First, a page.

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Using Languages at Work in Canada, 2006 Census: Provinces and territories

The predominant use of French is rising among immigrant workers in Quebec

The use of French is rising among immigrant workers in Quebec. Thus, of the 507,000 workers born outside Canada, 65% reported using French most often (alone or with another language) at work. This was higher than the proportion observed in 2001 (63%). Moreover, 15% of immigrants for whom French is not the main language of work nonetheless reported using it regularly, the same as in 2001.

This more frequent use of French at work translated into a decrease in the use of English most often at work. This reached 43% in 2006, down from the 47% observed in 2001. On the other hand, the regular use of English at work among immigrants who reported using another language more often covered 25% of immigrants, compared to 22% five years before.

The proportion of immigrants who reported using English and French equally as the main languages at work reached 12% in 2006, down slightly from 2001 (13%).

The predominant use of English or French among immigrant workers in Quebec varied depending on when they immigrated to the country.

Excluding those immigrants who reported using English and French with equal frequency as the main language of work, the 2006 Census reveals that of those immigrants who arrived in Canada before 1961, 47% reported using English predominantly at work. Among those who immigrated between 1976 and 1980, this proportion reached a low of 27%, and later gradually rose and hit a peak of 32% among those who had come to Canada between 1996 and 2000. Among recent immigrants (that is to say, those who arrived in Canada within the five years before the 2006 Census), there was a new reversal in the trend, with the predominant use of English decreasing to 29%. (See Figure 1)

The predominant use of French at work among recent immigrants reached 55% in 2006 (65% including those who reported speaking English and French equally). In comparison, for the 2001 Census, recent immigrants (i.e., those who immigrated to Canada between 1996 and 2001) used French predominantly in a proportion of 48% (58% including those who reported speaking it as much as English).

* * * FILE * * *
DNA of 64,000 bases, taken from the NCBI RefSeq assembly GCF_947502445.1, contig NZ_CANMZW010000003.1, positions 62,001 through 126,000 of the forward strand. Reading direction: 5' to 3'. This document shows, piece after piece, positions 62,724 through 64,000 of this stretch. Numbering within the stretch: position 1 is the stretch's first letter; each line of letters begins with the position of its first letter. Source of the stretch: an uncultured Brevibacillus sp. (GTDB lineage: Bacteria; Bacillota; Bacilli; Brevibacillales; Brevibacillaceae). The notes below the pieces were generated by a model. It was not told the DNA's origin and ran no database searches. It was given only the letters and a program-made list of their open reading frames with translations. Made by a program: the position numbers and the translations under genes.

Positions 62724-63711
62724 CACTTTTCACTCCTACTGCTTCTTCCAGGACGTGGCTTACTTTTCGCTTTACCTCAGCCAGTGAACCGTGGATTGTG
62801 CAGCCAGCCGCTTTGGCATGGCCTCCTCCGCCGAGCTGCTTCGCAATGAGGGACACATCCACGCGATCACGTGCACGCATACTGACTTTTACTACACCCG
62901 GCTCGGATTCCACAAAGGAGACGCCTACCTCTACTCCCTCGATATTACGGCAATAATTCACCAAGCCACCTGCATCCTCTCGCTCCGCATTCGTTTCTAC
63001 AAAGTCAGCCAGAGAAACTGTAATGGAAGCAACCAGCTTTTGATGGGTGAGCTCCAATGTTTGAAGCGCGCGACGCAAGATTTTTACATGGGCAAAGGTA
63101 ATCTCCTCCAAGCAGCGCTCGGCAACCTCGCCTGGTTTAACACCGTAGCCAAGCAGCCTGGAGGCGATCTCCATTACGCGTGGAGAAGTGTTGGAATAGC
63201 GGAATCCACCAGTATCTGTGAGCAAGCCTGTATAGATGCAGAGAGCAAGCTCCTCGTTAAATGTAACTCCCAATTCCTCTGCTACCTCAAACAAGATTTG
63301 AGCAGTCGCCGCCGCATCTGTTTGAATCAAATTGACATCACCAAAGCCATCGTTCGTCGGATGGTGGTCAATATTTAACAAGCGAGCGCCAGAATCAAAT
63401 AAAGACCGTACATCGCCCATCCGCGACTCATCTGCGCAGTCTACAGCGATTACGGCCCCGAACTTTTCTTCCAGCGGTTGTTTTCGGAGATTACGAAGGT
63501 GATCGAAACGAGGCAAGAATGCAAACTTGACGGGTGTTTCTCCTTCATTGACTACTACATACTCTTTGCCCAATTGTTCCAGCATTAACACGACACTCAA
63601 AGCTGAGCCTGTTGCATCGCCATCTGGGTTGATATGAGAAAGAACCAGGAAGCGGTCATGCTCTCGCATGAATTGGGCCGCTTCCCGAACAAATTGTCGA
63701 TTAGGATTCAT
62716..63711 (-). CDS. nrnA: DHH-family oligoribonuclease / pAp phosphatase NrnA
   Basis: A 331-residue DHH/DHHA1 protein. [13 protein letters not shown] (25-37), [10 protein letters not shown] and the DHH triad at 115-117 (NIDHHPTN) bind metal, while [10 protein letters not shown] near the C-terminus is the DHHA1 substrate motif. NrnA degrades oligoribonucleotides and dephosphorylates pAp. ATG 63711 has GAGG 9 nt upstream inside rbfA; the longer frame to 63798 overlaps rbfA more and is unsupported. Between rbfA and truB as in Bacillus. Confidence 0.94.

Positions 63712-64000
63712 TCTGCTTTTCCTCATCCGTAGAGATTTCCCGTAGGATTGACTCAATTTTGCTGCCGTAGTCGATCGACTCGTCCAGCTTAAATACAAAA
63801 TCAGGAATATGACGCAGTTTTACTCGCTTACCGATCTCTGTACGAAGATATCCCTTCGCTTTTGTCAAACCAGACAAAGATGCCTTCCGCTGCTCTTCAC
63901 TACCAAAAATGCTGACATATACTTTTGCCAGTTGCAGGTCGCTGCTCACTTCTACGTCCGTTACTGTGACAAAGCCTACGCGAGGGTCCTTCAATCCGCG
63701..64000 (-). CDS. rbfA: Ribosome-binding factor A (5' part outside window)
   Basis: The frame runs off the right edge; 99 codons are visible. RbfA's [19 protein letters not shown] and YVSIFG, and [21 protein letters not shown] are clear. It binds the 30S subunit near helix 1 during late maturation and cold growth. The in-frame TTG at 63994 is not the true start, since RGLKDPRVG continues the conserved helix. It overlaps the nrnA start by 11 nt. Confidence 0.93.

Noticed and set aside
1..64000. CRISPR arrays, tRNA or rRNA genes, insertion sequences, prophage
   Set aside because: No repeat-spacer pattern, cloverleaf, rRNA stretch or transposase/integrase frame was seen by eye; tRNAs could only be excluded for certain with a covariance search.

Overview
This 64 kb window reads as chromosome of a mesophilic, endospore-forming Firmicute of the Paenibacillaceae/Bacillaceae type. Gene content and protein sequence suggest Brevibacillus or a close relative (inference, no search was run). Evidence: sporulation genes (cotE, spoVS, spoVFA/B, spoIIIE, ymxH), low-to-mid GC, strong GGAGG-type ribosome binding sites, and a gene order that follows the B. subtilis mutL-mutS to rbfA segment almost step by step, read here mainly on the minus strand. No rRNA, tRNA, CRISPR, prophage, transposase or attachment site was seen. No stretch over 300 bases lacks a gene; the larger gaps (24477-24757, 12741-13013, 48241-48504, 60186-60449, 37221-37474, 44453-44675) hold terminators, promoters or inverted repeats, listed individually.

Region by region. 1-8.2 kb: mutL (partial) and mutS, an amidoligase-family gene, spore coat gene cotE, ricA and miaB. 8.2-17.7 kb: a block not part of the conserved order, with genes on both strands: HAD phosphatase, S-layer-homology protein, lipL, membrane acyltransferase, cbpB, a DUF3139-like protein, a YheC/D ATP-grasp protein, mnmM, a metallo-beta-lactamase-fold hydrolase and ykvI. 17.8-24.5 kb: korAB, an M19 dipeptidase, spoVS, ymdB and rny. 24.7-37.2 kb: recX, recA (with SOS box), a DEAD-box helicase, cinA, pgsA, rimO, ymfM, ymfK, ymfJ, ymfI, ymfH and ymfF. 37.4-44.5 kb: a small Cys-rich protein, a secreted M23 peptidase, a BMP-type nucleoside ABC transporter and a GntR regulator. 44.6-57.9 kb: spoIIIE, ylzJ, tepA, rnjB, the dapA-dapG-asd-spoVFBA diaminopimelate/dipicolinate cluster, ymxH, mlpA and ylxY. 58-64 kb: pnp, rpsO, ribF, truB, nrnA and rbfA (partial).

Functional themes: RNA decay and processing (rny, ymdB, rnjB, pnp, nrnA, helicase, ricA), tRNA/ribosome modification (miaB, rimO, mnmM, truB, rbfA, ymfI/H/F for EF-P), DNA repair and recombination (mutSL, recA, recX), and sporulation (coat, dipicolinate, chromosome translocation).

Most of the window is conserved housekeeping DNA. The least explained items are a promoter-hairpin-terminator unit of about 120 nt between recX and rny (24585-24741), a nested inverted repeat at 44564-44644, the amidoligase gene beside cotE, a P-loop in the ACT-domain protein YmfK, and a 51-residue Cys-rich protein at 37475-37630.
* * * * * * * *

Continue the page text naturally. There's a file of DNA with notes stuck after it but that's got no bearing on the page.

In 2006, 27% of recent immigrant workers in Quebec reported that they could carry on a conversation in French only, compared to 24% in 2001, and 52% had a knowledge of English and French, compared to 48% in 2001. Many of these recent immigrants who only knew French were from France, Haiti, Morocco or Algeria.

The relative share of recent immigrants who reported knowing English only fell from 29% to 22% between 2001 and 2006. Thus, 79% of recent immigrant workers had a knowledge of French in 2006, compared to 72% five years earlier. Such a situation could account in part for the use of French at work rising among recent immigrants in 2006.

As the 2006 Census is the second census since that of 2001 in which data on languages used at work were collected, it provides the opportunity to assess the extent to which the use of languages has changed for the same cohort of workers. The 2006 Census revealed that the proportion of the use of French as the main language of work rose between the 2001 and 2006 census years among all immigrants who had arrived since 1970. The increase in the use of French and the decrease in the use of English were most significant among the immigrants who arrived in the country between 1996 and 2000.

Figure 1 Predominant use of English or French at work, among immigrant workers, by period of immigration, Quebec, 2001 and 2006

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